WaPo‘s Jennifer Rubin tweeted late last month that she was working to have an imposter removed from Twitter. Today, the fake account is still up, active and causing all kinds of trouble.
“I’m sure it’s fun for the
@JRubinBIogger account to fool people, but it’s extremely unfair to @JRubinBlogger,” a sympathetic Dave Weigel of Slate tweeted Saturday. New York magazine’s Jonathan Chait questioned, “How can there be two Twitter accounts with the same name?” Rubin chimed in to explain that the fake Rubin’s username is spelled with a capital “i” instead of a lowercase “l” in “Blogger.” Though the fake account generally tweets things that parody conservatives and the bio on the fake account says “Not the real Rubin, duh,” the font Twitter uses renders the two names indiscernible.
Rubin told Weigel and Chait that “we are taking legal action.” Asked if “we” refers to WaPo and whether she has retained a lawyer, Rubin told FishbowlDC, “We are asking Twitter to remove it.”
Twitter is only six years old and even younger in terms of mainstream popularity. As with everything else on the Internet, laws that govern it aren’t quite set in stone. David L. Hudson Jr., a lawyer and scholar with the First Amendment Center who also teaches media law at Vanderbilt University, compared Rubin’s problem to cyber squatting — a practice wherein one person buys an obvious domain name that would be beneficial to someone else. For example, it would be like V.P. Joe Biden purchasing the domain “PaulRyan.com.”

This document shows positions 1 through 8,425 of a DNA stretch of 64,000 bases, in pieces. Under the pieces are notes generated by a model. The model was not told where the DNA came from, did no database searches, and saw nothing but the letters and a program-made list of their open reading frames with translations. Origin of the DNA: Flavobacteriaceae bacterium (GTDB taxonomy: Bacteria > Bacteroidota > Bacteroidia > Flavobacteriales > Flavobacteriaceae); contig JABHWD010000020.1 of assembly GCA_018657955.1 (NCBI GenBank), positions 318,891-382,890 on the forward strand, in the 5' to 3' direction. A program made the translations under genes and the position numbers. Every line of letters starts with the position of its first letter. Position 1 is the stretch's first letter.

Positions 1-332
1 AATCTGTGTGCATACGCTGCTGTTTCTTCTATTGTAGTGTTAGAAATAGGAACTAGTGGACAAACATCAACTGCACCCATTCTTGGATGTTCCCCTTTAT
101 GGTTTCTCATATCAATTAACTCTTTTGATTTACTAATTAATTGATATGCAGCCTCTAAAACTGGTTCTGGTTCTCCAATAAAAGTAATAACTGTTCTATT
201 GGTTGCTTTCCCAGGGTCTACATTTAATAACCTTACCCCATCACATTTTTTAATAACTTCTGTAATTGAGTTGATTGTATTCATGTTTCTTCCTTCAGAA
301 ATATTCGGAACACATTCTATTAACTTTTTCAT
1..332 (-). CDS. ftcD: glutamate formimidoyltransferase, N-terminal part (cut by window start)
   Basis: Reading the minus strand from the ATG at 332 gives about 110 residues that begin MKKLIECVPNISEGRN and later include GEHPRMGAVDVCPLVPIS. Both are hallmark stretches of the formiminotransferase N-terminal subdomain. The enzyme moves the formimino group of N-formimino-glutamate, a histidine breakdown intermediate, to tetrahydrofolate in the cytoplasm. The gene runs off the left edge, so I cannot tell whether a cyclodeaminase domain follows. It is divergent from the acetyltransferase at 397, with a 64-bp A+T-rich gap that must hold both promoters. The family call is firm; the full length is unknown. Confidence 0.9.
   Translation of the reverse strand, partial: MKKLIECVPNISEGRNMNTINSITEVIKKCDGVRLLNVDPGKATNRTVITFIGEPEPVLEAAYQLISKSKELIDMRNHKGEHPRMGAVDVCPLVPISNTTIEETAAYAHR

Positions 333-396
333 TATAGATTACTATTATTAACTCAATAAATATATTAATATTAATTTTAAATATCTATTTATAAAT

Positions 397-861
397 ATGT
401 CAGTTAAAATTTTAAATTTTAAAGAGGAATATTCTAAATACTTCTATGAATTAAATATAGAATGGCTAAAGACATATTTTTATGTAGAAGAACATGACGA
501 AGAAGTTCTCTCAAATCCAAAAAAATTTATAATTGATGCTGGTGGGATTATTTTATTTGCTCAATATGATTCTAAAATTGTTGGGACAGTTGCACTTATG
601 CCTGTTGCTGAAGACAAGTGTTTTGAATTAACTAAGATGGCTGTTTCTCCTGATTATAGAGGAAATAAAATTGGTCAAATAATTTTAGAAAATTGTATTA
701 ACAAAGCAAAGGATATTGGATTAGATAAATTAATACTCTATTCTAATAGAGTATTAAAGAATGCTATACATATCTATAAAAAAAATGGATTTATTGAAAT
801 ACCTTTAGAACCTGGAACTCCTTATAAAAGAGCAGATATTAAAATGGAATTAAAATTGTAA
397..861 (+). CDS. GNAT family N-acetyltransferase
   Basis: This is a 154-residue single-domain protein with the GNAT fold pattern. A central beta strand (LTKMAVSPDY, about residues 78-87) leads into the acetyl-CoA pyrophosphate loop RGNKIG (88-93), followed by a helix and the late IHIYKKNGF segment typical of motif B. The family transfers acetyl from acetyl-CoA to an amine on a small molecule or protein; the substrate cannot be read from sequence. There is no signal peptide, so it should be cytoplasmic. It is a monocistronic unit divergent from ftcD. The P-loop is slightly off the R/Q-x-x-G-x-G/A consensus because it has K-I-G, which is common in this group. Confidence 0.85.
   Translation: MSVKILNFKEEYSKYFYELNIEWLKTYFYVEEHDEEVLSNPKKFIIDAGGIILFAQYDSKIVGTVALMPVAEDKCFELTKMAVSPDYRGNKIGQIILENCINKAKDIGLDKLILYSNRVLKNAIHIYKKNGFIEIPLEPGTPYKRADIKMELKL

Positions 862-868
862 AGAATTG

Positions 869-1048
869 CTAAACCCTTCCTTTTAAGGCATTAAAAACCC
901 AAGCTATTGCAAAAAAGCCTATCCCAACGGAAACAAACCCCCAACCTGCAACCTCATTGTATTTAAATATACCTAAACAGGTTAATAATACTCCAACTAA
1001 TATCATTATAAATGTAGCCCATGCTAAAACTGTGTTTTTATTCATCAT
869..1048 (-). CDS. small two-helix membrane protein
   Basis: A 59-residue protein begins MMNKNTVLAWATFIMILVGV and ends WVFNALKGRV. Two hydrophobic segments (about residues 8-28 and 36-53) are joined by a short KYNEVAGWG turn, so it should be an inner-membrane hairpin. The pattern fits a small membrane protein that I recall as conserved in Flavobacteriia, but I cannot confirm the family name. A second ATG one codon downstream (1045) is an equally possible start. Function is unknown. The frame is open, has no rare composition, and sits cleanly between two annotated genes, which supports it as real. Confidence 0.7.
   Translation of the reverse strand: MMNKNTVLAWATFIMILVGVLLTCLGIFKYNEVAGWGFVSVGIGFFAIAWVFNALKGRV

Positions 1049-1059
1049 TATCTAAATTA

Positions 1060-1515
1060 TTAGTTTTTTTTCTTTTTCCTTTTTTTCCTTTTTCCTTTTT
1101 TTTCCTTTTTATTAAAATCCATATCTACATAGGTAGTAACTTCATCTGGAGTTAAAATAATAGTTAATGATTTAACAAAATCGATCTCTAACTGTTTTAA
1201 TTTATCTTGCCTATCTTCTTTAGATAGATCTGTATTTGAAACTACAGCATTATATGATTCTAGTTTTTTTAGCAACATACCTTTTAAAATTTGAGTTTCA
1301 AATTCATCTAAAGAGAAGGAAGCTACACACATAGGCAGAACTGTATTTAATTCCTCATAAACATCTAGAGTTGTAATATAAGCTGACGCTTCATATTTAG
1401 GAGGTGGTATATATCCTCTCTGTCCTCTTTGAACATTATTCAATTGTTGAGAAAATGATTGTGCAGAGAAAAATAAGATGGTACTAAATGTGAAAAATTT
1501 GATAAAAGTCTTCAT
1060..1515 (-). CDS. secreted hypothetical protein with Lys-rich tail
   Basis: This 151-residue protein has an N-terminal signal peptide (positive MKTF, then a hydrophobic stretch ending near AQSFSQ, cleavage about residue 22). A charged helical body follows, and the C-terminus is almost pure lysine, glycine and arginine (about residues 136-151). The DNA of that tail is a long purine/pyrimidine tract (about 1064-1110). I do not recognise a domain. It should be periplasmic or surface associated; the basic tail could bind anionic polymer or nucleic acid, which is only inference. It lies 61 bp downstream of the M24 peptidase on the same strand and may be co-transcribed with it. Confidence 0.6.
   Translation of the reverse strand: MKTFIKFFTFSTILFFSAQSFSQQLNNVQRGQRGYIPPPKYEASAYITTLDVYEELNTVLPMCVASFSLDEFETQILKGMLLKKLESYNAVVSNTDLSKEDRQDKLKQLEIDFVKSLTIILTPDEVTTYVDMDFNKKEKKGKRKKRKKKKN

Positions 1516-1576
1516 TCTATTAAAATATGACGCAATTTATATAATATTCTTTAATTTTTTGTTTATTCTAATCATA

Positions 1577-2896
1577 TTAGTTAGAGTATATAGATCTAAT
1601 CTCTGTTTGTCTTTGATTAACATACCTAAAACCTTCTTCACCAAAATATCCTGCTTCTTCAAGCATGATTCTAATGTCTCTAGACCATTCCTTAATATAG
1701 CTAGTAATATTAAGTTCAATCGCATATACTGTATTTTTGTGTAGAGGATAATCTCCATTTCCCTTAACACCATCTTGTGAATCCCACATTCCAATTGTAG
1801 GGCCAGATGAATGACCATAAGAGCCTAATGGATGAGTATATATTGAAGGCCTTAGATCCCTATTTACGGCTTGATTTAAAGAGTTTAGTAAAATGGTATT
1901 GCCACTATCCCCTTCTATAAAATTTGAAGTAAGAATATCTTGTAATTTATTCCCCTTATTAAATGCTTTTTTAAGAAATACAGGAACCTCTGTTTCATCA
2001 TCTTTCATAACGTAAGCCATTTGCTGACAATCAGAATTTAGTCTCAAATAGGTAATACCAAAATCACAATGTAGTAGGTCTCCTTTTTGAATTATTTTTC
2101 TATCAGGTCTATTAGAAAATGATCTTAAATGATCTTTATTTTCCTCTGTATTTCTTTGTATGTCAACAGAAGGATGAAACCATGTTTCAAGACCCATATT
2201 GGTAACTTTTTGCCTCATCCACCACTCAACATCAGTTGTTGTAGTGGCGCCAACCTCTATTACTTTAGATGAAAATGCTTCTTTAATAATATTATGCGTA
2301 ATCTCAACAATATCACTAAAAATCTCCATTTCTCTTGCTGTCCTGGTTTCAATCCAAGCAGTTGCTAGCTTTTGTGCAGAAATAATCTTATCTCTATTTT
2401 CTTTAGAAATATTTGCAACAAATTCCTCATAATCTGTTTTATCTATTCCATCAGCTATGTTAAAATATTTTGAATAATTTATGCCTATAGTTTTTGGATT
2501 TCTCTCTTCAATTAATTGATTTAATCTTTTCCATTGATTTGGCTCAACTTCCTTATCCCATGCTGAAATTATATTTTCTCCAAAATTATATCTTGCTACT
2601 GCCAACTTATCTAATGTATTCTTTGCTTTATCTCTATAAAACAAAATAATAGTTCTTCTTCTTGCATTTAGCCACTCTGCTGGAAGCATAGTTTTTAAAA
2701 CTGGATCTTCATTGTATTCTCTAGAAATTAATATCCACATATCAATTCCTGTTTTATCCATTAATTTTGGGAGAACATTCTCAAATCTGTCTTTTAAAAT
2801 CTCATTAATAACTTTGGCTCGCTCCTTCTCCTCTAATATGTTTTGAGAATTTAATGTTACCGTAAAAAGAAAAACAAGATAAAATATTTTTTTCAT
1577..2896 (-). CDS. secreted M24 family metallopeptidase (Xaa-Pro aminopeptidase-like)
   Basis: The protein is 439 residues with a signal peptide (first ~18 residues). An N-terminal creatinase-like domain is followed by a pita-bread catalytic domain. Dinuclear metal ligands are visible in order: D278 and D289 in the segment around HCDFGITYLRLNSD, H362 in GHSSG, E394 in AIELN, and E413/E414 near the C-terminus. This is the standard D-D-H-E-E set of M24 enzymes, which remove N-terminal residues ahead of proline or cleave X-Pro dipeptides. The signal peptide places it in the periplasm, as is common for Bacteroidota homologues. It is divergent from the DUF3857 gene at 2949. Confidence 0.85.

If [Twitter impersonators] get to be enough of a problem there may have to be another law passed,” Hudson said. He called it a “balancing act,” of protecting someone’s privacy and publicity rights while also protecting the right “to comment and parody and otherwise engage in protected speech.”
Hudson wouldn’t comment on whether Rubin could make a case in court, but said “generally” courts are applying existing law to new media.
And existing media law is tricky enough. “Parody is generally permissible under the law,” said Erik Pelton, a trademark and copyright attorney in Virginia. “Several areas of law could intersect in these cases,” he said, “including rights of publicity, which are complicated because they vary significantly by state.” Pelton added that even at the state level, it is “difficult” to determine what law to apply and said that if something “is clearly a parody based on its tone and substance,” it would be “difficult to shut down.”
Lastly, Pelton warned that Rubin should be cautious of the “Streisand effect,” a phenomenon that occurs when attention is inadvertently directed at something by complaining about it.